Until now, Black Lives Matter has been seen as a U.S. movement; its website lists Toronto as its only international chapter. That all changed on Friday, as Black Lives Matter U.K. hit the headlines when, as part of a coordinated day of action, the movement blocked roads across the U.K., most notably the route to Heathrow Airport.
Not that the spreading of the campaign to Britain should come as any surprise. There’s a long an ignoble history of people of color dying at the hands of the British police, from Blair Peach and Joy Gardner to Anthony Grainger and Jean Charles De Menzes. The police shooting of Mark Duggan was the trigger for the London riots of 2011. The campaign for racial justice in the U.K. has previously been led by groups like London Black Revs and Sisters Uncut. But the name Black Lives Matter has become well known from successful U.S. campaigns, and its use will definitely raise the profile of these issues.
Particularly significant in Friday’s actions is the highlighting of Britain’s immigration policy, and how it imposes violence on those seeking to come to, or remain in, Britain from southern Europe, North Africa and the Middle East. In 2010 Jimmy Mubenga died on an airplane, while being forcefully repatriated to Angola, yet the private security guards who caused his death were later found not guilty of manslaughter. This year, Amir Siman-Tov, a Jewish Moroccan, died while being held in an immigration detention center in West London.
It remains to be seen how British Jewish leaders will react to Friday’s actions, but it seems likely that attitudes of the British leadership will mirror those of U.S. Jews.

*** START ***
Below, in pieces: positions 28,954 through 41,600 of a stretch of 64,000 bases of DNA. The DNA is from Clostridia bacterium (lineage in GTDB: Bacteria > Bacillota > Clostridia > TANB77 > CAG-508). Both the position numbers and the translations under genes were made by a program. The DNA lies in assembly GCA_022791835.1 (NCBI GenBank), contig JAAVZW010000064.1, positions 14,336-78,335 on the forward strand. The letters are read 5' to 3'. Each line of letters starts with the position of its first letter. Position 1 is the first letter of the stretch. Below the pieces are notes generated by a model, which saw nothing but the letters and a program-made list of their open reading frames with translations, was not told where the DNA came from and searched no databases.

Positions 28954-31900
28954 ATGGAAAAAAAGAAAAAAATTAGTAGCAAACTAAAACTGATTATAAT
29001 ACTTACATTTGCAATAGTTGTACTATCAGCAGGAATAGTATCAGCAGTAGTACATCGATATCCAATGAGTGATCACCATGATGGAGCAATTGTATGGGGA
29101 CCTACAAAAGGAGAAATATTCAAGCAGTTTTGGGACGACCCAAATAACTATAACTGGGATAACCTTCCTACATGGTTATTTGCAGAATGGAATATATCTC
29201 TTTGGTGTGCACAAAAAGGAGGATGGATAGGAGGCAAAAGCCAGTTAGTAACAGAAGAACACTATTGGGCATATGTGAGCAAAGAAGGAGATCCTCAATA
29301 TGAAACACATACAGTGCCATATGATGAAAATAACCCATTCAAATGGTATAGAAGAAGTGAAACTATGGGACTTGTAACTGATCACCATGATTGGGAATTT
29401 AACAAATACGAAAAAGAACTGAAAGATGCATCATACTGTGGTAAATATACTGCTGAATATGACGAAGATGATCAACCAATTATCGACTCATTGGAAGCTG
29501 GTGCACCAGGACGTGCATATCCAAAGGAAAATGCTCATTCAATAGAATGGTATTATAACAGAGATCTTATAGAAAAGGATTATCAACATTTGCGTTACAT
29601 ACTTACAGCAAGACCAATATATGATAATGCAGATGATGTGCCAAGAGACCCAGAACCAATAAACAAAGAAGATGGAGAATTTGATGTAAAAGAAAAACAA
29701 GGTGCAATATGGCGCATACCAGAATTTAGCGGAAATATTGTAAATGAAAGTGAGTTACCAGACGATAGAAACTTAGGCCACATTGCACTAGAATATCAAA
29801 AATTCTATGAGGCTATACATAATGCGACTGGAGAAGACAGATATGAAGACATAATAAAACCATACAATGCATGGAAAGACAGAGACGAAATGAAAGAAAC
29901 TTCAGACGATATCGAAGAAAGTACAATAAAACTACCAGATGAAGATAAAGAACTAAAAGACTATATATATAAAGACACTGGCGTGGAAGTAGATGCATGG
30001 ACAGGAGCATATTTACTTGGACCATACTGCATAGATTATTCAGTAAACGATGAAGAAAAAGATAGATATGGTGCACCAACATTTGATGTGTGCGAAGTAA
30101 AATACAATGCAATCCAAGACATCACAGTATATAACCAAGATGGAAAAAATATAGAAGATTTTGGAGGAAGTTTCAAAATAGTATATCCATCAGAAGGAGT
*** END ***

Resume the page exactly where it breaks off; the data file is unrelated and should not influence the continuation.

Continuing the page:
The British Jewish community has a complex history when it comes to questions of racial equality. In the postwar period, British Jews preferred to self-define as a religious rather than an ethnic minority; the community was disinclined to endanger its hard-earned respectability and acceptance by advocating the rights of more recently arrived immigrants. In the 1970s and 1980s, important work was done by groups on the fringes of the community, such as the Jewish Socialist Group and the Jewish Council for Racial Equality. Only in the late 1990s, once it became politically safe to do so, did the community’s leadership move toward an explicitly pro-multicultural position; even then, they mostly spoke out only on issues of Jewish concern.
In recent years, there has been Jewish community organizing especially around the Syrian refugee crisis, with the Reform, Liberal and Masorti movements calling on the government to give refuge to Syrian children, comparable to the Kindertransport program of the 1930s that brought around 10,000 German Jewish children to Britain. Such an approach lies within the traditions of the community: charitable and politically neutral activity. But it’s hard to imagine any U.K. Jewish groups outside the radical fringe supporting direct action such as was seen Friday. When it comes to Black Lives Matter U.K., most Jews will be broadly supportive of the movement’s goals, but little will be said publicly.